One way players might play a game is by learning over time till they reach a best response to strategies they have observed in the past.  If learning converges, then a natural  hypothesis due to Fudenberg and Levine , is that it settles on a self-confirming equilibrium:

Self-Confirming Equilibrium (SCE) is a relaxation of Nash equilibrium: Each player chooses a best response to his beliefs and his beliefs are “correct” on the path of play.  But different players may have different beliefs over strategies off the path of play and may believe that players’ actions are correlated.  Nash equilibrium (NE) requires that players’ beliefs are also correct off the path of play, that all players have the same beliefs over off the path play and that players’ strategies are independent.  As the definition of Nash equilibrium puts extra constraints on beliefs, the set of Nash equilibria of a game cannot be larger than the set of self-confirming equilibria.

There is no reason why learning based on past play should tell us anything about off path play.  So SCE is a more natural prediction for the outcome of learning than NE.  Finally, we come to college football!

The University of Oregon football team has been pursuing an innovative “off the path” strategy:

“Oregon plays so fast that it is not uncommon for it to snap the ball 7 seconds into the 40-second play clock, long before defenses are accustomed to being set. That is so quick that opponents have no ability to substitute between plays, and fans at home do not have time to run to the fridge.”

Opposing teams on defense are just not used to playing  against this strategy and have not developed a best-response.   So far they have come up with an import from soccer, the old fake an injury strategy.  This has yielded great moments like the YouTube video above.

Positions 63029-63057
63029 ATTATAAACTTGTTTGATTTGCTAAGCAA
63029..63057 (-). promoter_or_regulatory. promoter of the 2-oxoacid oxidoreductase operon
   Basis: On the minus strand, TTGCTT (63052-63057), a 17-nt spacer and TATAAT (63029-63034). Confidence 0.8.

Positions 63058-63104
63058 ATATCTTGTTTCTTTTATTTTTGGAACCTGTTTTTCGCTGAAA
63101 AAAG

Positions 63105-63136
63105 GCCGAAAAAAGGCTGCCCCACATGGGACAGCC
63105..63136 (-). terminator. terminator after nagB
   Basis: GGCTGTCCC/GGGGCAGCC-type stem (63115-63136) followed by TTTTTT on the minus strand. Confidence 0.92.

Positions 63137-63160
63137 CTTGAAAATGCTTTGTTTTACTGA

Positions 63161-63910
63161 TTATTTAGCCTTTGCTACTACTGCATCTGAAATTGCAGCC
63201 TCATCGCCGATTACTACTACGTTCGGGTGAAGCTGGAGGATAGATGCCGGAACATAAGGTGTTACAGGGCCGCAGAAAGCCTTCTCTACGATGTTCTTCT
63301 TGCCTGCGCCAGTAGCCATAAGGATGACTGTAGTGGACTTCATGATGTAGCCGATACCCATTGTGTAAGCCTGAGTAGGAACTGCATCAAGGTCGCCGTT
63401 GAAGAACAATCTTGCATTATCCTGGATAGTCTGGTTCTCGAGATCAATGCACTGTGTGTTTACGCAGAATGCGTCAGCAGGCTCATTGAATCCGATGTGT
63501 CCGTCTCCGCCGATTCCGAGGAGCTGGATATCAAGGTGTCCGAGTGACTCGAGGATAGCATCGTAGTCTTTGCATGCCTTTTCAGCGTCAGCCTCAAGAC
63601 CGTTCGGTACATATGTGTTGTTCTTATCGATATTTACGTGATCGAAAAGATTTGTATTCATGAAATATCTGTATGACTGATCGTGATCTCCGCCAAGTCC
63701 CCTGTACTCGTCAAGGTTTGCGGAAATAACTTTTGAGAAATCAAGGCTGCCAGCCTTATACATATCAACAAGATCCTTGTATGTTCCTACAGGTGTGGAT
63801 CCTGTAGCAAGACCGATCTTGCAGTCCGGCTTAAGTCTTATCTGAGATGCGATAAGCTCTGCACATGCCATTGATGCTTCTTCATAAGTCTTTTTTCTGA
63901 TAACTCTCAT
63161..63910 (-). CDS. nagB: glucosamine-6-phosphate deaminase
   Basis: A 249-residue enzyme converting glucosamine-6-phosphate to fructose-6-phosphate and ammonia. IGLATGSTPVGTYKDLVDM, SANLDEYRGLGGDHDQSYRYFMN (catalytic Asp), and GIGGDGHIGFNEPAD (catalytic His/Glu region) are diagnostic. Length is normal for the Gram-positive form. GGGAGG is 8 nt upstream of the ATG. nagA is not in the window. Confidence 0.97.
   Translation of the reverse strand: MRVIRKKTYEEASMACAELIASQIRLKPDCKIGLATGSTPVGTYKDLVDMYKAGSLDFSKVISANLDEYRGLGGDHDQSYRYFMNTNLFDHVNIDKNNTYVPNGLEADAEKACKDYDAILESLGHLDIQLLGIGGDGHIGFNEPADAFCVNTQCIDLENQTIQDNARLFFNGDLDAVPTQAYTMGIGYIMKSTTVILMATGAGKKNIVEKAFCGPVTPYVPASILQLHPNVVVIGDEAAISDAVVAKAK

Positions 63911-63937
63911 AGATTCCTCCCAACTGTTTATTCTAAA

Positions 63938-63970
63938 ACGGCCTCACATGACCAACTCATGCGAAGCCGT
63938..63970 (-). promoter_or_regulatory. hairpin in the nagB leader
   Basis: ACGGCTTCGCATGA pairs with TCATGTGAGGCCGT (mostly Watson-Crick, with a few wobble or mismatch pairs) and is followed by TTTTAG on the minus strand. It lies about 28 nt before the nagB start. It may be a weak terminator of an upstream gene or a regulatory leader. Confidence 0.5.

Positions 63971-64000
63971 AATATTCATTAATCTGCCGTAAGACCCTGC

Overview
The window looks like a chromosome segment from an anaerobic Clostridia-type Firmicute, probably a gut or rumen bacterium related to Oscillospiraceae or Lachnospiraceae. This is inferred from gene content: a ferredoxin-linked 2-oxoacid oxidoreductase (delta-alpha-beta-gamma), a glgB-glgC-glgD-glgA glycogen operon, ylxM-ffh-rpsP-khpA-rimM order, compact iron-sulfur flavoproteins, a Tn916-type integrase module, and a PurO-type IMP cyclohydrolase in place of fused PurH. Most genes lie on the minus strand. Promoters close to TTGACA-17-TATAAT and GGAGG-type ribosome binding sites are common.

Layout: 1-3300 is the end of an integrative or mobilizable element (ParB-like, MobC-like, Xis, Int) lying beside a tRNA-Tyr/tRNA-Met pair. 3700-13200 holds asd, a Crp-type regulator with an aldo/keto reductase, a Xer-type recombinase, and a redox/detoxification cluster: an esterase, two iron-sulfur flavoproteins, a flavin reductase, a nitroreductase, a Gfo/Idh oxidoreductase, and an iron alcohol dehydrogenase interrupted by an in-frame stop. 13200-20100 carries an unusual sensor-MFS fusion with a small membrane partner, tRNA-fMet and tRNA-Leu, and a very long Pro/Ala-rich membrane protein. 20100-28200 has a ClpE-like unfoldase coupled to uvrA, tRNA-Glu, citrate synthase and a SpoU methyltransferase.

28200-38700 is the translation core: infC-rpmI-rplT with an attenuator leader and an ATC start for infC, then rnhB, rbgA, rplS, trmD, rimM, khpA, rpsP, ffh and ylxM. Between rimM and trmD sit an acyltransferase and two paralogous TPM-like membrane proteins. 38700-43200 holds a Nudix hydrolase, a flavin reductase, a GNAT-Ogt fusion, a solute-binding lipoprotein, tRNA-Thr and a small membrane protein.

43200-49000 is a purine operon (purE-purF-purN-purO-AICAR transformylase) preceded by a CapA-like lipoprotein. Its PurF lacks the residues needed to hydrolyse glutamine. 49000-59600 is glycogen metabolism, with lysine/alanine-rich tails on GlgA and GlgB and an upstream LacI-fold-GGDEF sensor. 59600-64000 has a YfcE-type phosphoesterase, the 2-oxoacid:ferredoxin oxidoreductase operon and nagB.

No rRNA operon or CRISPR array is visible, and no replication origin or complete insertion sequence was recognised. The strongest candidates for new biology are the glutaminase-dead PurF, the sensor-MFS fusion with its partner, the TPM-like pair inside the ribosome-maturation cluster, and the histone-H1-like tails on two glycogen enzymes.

I am trying to relate this football scenario to SCE.  SCE does not incorporate experimentation which is what the Oregon Ducks are trying so this is immediately inconsistent with SCE.  But set that aside – even without experimentation, is the status quo of slower snaps and best responses to them an SCE?  I think it is and that it is even consistent with NE.

Even in a SCE of the two player sequential move game of football, the offense has to hypothesize what the defense would do if the offense plays fast.  Given their conjecture about the defense’s play if the offense plays fast, it is better for the offense to play slow rather than play fast.  Their conjecture about the defense’s play to fast snaps does not have to be at a best response for the defense as this node is unreached.  And the defense plays a best response to what they observe – slow play by the offense. So both players are at a best response and the offense’s conjecture about the defense play off the path of play can be taken to be “correct” as neither SCE nor NE put restrictions on the defense being at a best response off the path of play.

In other words, in two player games, a SCE is automatically a NE.  From diagonalizing Fudenberg and Levine, it seems this that this is true if you rule out correlated strategies (but I am administering an exam as I write this so I cannot concentrate!). If I am right, the football example is consistent with SCE and hence NE. (In three (or more) player games, there can be a substantive difference between SCE and NE as different players can have different conjectures on off path play in SCE but not NE and this can turn out to be important.)

But the football experience is not necessarily a Subgame Perfect Equilibrium. This adds the requirement of sequential rationality to Nash equilibrium:  Each player’s strategy at all decision nodes, even those off the path of play, has to be a best response to his beliefs and beliefs have to be correct etc.   So, it may be that football teams on offense have been assuming there is some devastating loss to playing fast.  First, it is simply hard to play fast and perhaps they thought it was easy to defend fast snaps.  But since this was never really tested, no-one really knew it for a fact.

Now the Oregon Ducks are experimenting and their opponents are trying to find a best response.  So far they have come up with faking injuries.  Eventually they will find a best response.  Then and only then will the teams learn whether it is better for the offense to have fast snaps or slow snaps.  And then they will play subgame perfect equilibrium: the offense may switch back to slow snaps if the best response to fast snaps if sufficiently devastating.